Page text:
1066 And All That Act 2: Field of Glory AAR

By James Cobb 14 Oct 2016 0

October 14th will mark the 950th anniversary of the Battle of Hastings (seems like only yesterday) where Harold Godwinson contested the invasion of William II of Normandy, AKA “Billy the Bastard”. To commemorate this event, I played both sides against the AI using Field of Glory. The results are interesting although they may speak more to the strength of the system, not the battle.

This is the second article commemorating the 950th anniversary of the Battle of Hastings. To read Bill's table-top focused article, click here.

Stay on the Hill!

Harold rushed south after defeating the Norwegians at Stamford Bridge. Thus, his army, made up primarily of local fyrds built around a core of professional huscarls took up a position on Caldbec Hill near the Senlac stream. The position was closely packed with the motley-armed fyrds on the flanks and Harold with his huscarl personal troops in the middle. William tried three head-long attacks against the Saxon shield wall to no avail. Norman archers then tried indirect fire to whittle down the defenders but with little success. William’s supposed ace-in-the-hole, mounted knights, struggled up the slope in a prequel of Crecy and Agincourt. The Norman army wavered when William was rumored dead but rallied after he showed himself to the troops. Late in the day, William ordered his left flank to feign a retreat. The untrained fyrd pursued and was quickly slaughtered. The Normans quickly took advantage of the exposed side and surrounded the huscarls. They fought on but, when Harold supposedly took an arrow in the eye, the Anglo-Saxons left the field in a rout.


A view of the AI’s Norman advance from the Anglo-Saxon side.

In the scenario, the Anglo-Saxons are packed the ranks deep on the hill. Unarmored foot are interspersed with the less numerous armored infantry of the English noblemen. The two leaders are Prince Leofwyn on the right, Prince Gyrthe on the left and Harold in the center. Oddly, half of the archers are in the rear. Since they were armed with short bows drawn to the chest, the position is not critical, just annoying. My strategy is no unit moves off the hill unless an easy kill presents itself. I have two problems: the Field of Glory systems allows pursuit of routed units and victory is a matter of losing more battle points than the starting number. The Normans may win by picking off pursuing units and nibbling at my front line to win by a count, not by breaking my position.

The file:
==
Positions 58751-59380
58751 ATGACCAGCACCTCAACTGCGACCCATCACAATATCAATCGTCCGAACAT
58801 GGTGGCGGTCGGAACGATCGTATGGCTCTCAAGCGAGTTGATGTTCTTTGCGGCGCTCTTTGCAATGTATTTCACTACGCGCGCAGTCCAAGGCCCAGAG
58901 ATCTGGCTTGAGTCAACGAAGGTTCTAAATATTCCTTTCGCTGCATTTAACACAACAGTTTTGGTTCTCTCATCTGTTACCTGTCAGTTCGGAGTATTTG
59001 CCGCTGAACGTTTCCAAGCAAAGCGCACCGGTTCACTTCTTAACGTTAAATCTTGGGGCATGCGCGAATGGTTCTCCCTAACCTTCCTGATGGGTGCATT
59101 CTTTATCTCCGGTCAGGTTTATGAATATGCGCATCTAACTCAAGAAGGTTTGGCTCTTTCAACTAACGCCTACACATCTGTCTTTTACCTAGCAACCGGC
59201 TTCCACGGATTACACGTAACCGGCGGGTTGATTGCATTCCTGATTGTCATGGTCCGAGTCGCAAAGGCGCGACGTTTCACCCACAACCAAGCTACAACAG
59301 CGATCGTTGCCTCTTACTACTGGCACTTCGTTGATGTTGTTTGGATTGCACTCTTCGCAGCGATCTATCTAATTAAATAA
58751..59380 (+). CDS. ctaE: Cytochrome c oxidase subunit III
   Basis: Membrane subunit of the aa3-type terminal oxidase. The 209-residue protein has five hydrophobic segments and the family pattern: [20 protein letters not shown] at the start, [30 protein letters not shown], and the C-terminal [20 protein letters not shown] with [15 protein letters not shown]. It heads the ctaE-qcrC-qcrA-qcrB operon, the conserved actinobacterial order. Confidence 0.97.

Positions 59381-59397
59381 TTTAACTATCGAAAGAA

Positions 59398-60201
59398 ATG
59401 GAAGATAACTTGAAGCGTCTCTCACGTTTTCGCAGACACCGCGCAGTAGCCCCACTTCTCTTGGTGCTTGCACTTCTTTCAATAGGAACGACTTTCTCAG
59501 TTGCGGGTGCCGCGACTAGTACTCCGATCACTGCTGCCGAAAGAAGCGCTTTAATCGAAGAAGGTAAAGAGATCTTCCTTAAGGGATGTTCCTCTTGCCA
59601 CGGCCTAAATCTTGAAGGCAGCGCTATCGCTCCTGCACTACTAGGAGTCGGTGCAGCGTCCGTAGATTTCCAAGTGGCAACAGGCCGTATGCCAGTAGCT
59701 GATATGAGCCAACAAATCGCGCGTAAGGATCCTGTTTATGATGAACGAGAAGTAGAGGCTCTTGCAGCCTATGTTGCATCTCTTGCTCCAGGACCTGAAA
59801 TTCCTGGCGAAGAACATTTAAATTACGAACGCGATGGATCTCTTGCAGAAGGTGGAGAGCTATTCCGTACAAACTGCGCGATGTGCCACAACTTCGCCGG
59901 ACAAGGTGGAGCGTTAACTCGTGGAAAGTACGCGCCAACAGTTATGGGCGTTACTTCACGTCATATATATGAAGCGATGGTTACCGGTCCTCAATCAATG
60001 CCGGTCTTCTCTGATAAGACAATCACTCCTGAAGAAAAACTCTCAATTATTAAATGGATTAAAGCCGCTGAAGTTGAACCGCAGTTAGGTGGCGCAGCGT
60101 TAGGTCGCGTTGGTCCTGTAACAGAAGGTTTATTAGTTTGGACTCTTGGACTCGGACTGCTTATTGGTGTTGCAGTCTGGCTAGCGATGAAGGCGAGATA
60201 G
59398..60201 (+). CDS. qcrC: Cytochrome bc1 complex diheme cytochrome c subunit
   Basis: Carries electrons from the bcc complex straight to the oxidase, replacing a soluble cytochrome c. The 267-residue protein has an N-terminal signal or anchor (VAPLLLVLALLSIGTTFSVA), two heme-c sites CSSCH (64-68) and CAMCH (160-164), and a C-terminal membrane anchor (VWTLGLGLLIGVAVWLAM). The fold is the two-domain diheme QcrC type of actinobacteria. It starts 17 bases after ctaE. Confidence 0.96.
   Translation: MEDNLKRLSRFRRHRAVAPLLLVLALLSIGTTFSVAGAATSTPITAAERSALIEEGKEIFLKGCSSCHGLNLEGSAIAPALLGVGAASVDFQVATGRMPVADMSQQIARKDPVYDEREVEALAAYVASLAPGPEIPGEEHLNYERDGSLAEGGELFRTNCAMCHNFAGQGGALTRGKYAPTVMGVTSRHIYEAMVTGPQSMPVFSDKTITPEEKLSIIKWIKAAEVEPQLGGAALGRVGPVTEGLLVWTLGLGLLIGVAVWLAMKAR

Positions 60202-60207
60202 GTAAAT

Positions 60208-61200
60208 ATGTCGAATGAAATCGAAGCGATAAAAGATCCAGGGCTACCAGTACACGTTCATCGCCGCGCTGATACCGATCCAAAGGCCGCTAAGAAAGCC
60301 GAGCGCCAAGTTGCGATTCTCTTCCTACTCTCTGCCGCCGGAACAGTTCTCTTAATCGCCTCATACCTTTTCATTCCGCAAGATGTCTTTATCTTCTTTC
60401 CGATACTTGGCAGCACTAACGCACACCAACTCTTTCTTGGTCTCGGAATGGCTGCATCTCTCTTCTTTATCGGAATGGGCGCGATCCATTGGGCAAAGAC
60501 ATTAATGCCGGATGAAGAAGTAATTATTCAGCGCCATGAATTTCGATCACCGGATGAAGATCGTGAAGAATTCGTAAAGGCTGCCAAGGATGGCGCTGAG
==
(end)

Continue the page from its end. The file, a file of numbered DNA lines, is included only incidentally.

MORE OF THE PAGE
I need not have worried. The AI sends all of its units as far as it can toward me, meaning its vulnerable crossbowmen and light infantry will crash into my line unsupported. His initial archery does no real damage. My first turn consists of moving some un-commanded units toward the main line. Sure enough, the second turn sees those little light enemies disrupt themselves on my front line. Some of my light troops are disrupted also but they have sturdy buddies at their sides. I hit some disrupted foes with armored foot and they fragment. I then follow up with short jabs with disrupted units and a few enemies rout. The AI makes the fatal error by charging straight ahead and not filling the gaps. I exploit again with flank attacks on the following units that could have done real damage had their formation held. A typical medieval scrum ensues with the Anglo-Saxons making short down-slope thrusts at weakened and flanked Normans. The Norman cavalry threatens both my center and right but must break off leaving even more gaps. A number of my troops rout off the map but not nearly as many as the AI’s. I’m declared the decisive winner on the sixth turn.